Our legs dangled over the side of the airplane. Fifteen thousand feet below, the rugged mountains of New Zealand waited to swallow us whole. Alan tilted my chin toward the exit camera, pressed his chapped lips against my cheek and snapped a photo. Our bodies were strapped together tightly, his familiar heart beating calmly as mine pounded. He leaned forward and we were sucked violently into the atmosphere. I should have been terrified, but the only thing I could comprehend was that Alan had turned my head toward the sun and was kissing me again.
In my periphery, beautiful women gracefully pose in escalator lunge. Salty beads of sweat trickle down my back, my neck, my arms. My left leg extends back and I clumsily place my right heel on the platform of the Megaformer, a spring-loaded machine that puts Pilates on crack. My muscles are overloaded, causing my lower body to convulse like a wind-up toy. In the corner of the room, a tank top mocks me with its printed message: EMBRACE THE SHAKE.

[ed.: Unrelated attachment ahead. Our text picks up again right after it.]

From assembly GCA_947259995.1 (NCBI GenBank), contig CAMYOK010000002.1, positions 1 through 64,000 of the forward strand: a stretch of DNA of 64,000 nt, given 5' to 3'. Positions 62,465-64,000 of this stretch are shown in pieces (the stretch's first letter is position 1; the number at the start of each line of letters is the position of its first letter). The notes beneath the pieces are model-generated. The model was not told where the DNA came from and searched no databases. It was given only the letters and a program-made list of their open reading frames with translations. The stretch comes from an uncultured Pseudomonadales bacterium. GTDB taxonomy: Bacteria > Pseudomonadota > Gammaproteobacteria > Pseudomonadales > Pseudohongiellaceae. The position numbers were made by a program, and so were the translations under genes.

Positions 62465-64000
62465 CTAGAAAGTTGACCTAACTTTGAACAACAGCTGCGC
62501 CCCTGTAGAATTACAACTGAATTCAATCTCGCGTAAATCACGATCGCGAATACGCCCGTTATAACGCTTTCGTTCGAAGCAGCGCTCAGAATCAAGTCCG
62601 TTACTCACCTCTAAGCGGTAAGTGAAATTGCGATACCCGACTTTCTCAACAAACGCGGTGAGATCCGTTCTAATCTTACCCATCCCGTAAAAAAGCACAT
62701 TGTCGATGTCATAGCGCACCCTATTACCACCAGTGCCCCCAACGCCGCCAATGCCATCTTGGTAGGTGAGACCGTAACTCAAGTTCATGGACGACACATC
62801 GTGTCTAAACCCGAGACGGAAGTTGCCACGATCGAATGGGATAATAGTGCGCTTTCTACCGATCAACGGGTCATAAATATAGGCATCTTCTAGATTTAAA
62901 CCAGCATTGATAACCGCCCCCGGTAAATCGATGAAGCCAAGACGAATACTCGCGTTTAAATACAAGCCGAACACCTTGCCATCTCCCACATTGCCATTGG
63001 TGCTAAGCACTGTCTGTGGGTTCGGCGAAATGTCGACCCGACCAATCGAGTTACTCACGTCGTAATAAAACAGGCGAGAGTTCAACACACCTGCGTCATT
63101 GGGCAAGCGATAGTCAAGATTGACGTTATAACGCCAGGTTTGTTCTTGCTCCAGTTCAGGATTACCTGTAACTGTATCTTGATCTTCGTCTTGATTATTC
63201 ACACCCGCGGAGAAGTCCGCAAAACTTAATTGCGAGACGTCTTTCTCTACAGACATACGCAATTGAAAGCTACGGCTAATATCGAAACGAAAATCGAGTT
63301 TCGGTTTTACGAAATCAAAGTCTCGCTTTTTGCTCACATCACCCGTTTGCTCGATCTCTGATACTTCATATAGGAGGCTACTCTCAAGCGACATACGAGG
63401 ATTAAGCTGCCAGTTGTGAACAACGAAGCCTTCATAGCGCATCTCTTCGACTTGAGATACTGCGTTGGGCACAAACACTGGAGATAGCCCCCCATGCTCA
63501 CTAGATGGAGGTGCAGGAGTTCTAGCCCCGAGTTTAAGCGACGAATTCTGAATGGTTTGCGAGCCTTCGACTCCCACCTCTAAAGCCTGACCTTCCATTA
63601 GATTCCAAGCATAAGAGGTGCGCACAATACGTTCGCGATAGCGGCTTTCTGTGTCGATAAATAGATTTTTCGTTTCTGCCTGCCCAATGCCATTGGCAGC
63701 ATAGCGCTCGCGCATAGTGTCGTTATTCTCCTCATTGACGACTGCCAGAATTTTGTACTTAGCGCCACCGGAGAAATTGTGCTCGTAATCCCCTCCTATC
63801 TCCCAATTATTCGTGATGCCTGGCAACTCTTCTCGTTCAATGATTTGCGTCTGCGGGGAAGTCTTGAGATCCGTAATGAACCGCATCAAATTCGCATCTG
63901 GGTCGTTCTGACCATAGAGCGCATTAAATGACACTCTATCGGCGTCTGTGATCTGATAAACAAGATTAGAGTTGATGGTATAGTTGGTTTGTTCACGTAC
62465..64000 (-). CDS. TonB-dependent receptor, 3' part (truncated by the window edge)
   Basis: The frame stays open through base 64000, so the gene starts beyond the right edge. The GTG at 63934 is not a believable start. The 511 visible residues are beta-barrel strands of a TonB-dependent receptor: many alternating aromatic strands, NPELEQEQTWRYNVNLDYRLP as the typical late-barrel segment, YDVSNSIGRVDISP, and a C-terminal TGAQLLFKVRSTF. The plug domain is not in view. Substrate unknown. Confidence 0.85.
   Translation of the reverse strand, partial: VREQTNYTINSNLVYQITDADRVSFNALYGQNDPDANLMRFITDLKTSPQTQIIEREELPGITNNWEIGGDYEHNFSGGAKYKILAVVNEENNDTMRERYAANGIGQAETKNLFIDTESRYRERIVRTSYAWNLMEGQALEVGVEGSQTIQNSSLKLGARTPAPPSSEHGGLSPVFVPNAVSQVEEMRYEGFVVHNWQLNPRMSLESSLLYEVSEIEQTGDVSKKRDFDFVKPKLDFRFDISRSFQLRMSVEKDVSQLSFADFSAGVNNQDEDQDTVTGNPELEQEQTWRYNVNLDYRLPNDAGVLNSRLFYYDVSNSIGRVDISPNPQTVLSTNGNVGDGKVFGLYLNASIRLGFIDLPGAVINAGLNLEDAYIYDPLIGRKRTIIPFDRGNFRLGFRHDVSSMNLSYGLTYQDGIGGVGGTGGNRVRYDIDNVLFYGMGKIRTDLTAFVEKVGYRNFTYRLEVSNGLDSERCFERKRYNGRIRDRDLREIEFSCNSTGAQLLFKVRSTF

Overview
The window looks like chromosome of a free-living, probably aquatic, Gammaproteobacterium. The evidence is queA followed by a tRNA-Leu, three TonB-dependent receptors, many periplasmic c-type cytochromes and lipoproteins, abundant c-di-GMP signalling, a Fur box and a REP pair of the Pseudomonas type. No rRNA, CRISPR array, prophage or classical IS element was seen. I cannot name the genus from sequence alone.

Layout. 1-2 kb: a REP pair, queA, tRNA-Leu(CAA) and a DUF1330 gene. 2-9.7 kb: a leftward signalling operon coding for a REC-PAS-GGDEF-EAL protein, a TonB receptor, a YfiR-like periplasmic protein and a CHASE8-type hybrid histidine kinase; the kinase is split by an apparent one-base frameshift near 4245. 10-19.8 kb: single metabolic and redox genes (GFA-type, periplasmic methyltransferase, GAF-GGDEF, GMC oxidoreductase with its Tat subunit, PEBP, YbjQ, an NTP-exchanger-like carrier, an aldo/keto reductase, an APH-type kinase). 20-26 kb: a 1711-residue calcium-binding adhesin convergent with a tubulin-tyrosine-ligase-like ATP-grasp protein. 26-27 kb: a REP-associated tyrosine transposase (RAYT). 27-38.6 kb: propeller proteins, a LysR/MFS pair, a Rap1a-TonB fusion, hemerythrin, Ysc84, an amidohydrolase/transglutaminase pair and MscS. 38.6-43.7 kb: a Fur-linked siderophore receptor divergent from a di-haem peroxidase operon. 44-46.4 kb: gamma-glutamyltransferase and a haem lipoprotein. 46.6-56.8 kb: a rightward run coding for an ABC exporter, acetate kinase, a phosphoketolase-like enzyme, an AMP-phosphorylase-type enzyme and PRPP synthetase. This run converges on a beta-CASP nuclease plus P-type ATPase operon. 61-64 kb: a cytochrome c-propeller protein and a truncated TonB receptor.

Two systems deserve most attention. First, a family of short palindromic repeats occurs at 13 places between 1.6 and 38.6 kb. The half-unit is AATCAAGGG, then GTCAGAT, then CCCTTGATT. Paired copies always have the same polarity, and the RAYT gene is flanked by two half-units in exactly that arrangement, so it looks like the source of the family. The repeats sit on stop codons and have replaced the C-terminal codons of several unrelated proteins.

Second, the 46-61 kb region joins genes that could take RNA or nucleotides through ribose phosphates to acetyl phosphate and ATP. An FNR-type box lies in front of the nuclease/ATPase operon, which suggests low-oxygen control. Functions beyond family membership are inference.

At the end of class, I fold into a weary pigeon and dream about what it would feel like to perfectly execute a bear, a spoon, aspider, to live inside a healthy body that is not chronically ill, does not perpetually resist.
From translucent bubbles under the northern lights in Iceland, to a former monastery in Milan, the excitement of a new destination can be magnified by a unique lodging experience. Often, I plan vacations around this concept, which is how I stumbled upon one of Colorado’s hidden gems, the Tennessee Pass Nordic Ski Center, Cookhouse and Sleep Yurts...
From a plastic bubble in Iceland, to a former monastery in Italy, to Colorado’s off-the-grid yurts, I often plan trips around unique lodging. A general web search led me to a glamping destination in northern Utah that appeared both rustic and upscale. It was the perfect road trip stopover between Arches National Park and the Grand Tetons, providing a welcome break from my pop-up tent and camp stove.